David Cameron has only a slim majority in the House of Commons. So rather than risking defeat on controversial issues like fox hunting and fracking, he’s pushing them through the Commons without scrutiny, using a parliamentary device called a “statutory instrument”.
Statutory instruments allow ministers to fast-track changes to existing laws without the need for new acts of parliament. Introduced in the 1940s to free up parliamentary time, they were traditionally used for fairly limited purposes – like elaborating on complex technical details. But they’re extremely convenient for ministers: they (normally) can’t be amended, many of them are not scrutinised by parliament at all – and if they are, they can normally only be debated for a maximum of 90 minutes.
You can see why their use has skyrocketed from 1,100 in 1982 to over 3,000 a year for most years since David Cameron came to power. And the Prime Minister is increasingly using them not just for technical details, but to push through everything from swingeing welfare cuts to changes to our electoral system:
1. Maintenance grants
This month, the government tried to quietly scrap maintenance grants for low-income students in England. It’s a drastic cut which will change the lives of millions of young people (around half a million students benefit from the grants right now), pricing them out of higher education unless they take on huge debts. And it wasn’t in the Conservative party manifesto.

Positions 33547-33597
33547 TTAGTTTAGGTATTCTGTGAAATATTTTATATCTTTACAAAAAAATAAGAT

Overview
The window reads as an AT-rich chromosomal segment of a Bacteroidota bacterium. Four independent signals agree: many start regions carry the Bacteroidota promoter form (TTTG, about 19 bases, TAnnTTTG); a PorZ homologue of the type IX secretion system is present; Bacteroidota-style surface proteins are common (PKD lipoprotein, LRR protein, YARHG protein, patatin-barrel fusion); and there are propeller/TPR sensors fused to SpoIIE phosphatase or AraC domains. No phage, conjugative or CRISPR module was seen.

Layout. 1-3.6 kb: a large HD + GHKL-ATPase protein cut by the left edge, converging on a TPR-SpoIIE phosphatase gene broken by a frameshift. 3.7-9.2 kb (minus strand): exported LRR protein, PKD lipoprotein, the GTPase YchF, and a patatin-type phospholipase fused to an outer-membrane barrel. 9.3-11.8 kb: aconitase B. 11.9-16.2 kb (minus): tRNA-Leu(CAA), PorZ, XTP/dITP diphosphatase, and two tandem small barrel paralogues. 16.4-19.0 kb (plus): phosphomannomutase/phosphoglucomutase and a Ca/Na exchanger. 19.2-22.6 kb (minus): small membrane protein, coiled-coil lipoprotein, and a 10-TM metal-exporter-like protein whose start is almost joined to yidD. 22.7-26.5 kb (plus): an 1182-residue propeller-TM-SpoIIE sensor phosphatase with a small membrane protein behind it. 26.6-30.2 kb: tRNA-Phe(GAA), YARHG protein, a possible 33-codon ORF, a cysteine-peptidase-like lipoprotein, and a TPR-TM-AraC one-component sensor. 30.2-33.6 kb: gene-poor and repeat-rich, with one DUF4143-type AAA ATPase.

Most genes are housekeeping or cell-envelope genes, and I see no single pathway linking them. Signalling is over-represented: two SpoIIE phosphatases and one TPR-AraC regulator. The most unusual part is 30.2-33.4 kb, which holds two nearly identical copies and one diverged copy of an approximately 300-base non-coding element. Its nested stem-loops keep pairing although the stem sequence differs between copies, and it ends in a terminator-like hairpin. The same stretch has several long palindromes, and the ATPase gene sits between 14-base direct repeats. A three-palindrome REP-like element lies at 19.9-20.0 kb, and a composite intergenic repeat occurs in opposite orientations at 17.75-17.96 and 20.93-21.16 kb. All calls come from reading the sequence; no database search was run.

The government used a statutory instrument to prevent the cut from being debated on the floor of the Commons. Instead, it went it a committee of just 18 MPs (half of them Conservative). Thanks to pressure from the National Union of Students, and the tabling of a last-minute opposition day motion by Labour, it was finally debated by MPs on Tuesday. However, the debate only lasted 90 minutes, and the government managed to push through ts plans with a tiny majority.
2. Tax credit cuts
Last year, George Osborne tried to force through a £4bn cut to tax credits through parliament without scrutiny. This was another drastic cut that was left out of the Conservative party manifesto (in fact, before the election David Cameron explicitly promised not to cut tax credits) that will affect millions of people, including 5.2 million children.
Most politicians might consider such a measure worthy of debate, but not George Osborne. Instead of putting the tax credits cut through as part of the Finance Bill, where it would be properly scrutinised, he tried to ram it through as a statutory instrument. This time, though, the move backfired. Statutory instruments still have to go through the House of Lords, and the Lords rebelled. Osborne was forced to scrap the cuts, at least in part – and David Cameron was not amused.